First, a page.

Is going barefoot better for your back?

It’s spring, and that means it’s time for super cute shoes to start making their appearance. Although trendy shoes may offer the perfect finishing touch to your outfit, they may also be wreaking havoc on your back.

Dr. Howell, author of “The Barefoot Book: 50 Great Reasons to Kick Off Your Shoes,” said wearing shoes can interfere with your balance, posture and overall strength. His solution? Lose the shoes.

When you wear shoes, he said, your center of gravity shifts to the front of your spine – especially if you are sporting any sort of heel. The higher your heel, the more pressure is put on your spine and muscles because of postural instability. Dr. Howell suggests that in addition to causing back problems, the types of shoes you wear may also affect other areas of your body:

  • Blisters, corns and calluses – because of the added friction shoes put on feet, sores such as blisters, corns and calluses may develop
  • Bunions – due to improper weight distribution in shoes
  • Hammer toe – due to cramped toe boxes in shoes
  • Flatfoot and fallen arches – due to arch supports and cast-like nature of shoes
  • Knee arthritis – due to elevated shoe heels
  • Infections – like athlete’s foot & toenail fungus and pseudomonas

So, what’s a girl to do? Start out by taking a leisurely stroll around your neighborhood sans the shoes. Let your feet get used to the pavement or the grass. It’ll be a new experience and require some adjustment. In the long run, though, your back will be grateful.

Walking around outside barefoot is great, but what about going to work or walking into a food establishment? First of all, always check the shoe policy wherever you go to avoid complications if you’ve decided to opt for the barefoot life. If you’re not ready to graduate to going barefoot 24/7, you may consider investing in a barefoot shoe.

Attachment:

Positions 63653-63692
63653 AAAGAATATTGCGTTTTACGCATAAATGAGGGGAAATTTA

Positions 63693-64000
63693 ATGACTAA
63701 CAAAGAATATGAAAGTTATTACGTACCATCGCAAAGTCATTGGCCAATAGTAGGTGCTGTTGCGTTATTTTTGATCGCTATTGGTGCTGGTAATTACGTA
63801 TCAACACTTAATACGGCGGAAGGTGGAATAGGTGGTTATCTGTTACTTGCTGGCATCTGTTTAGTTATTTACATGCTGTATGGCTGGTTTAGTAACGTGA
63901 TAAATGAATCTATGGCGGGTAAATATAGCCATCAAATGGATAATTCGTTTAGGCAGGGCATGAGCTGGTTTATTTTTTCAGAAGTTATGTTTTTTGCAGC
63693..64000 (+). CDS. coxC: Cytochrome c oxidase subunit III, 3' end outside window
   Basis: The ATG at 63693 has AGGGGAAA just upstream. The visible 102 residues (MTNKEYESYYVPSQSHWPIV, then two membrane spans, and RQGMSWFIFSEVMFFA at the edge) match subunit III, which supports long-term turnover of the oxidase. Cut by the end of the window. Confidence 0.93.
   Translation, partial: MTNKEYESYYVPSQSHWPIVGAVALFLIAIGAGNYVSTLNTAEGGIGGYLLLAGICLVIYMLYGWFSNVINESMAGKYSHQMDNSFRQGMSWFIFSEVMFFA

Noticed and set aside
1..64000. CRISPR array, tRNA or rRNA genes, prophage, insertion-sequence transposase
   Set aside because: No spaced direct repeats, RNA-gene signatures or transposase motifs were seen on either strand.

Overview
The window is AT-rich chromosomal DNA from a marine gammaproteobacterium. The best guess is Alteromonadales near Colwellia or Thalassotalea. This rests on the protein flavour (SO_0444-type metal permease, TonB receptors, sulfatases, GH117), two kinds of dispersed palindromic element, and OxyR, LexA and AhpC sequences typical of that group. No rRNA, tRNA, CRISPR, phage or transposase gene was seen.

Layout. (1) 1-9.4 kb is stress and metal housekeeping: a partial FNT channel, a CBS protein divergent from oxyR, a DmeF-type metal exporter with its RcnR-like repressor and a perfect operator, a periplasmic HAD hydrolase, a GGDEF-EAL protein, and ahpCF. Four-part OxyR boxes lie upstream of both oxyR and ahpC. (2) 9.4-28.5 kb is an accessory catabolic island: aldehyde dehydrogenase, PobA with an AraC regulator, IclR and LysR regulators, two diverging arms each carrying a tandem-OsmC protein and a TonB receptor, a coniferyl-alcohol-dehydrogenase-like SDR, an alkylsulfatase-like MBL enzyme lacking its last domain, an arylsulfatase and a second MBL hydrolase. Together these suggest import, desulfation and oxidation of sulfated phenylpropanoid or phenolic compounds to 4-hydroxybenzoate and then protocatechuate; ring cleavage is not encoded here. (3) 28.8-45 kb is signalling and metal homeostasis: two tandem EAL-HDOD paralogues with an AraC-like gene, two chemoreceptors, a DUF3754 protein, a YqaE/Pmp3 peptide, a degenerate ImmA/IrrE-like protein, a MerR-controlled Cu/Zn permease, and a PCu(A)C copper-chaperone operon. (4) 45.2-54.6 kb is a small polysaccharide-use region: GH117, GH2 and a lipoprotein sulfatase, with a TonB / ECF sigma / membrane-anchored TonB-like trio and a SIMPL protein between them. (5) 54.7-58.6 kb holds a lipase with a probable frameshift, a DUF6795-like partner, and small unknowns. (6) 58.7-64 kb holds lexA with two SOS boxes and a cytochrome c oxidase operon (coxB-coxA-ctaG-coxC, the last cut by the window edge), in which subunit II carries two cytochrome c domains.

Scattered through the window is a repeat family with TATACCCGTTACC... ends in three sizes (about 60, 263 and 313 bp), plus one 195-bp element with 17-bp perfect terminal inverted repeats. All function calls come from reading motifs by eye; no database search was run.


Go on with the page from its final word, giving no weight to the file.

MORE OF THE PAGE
There are several brands available. The most popular version may be Vivram FiveFingers –the ones that look like gloves for your feet. If those are a little too far out of your comfort zone, you may consider a more shoe-like option such as Vivobarefoot shoes.

If you decide to take up the barefoot lifestyle, keep in mind that it will take several weeks or months to transition your body to going without shoes. Make sure that you research how to make the transition.

Or maybe you will continue wearing normal shoes like so many of us. The next time you purchase shoes, evaluate them with this list to determine if they will ultimately damage your spine:

  1. Does it have a high heel?
  2. Is there no arch support?
  3. Is the toe area narrow?

If you answer “yes” to any of those questions, you may consider leaving the shoes at the store and finding a solution that is better for your back. Whatever you decide, make yourself aware of the benefits of each option – maybe even develop a pro/con list. And remember, transitioning into going barefoot or using barefoot shoes may take up to several months.

Dr. Howell teaches human anatomy and physiology at Liberty University. He is an avid runner and spends much of his time barefoot. Dr. Howell has spent several years researching the effects of shoes on the human body. For more information about Dr. Howell and his book “The Barefoot Book: 50 Great Reasons to Kick Off Your Shoes,” visit thebarefootbook.com.

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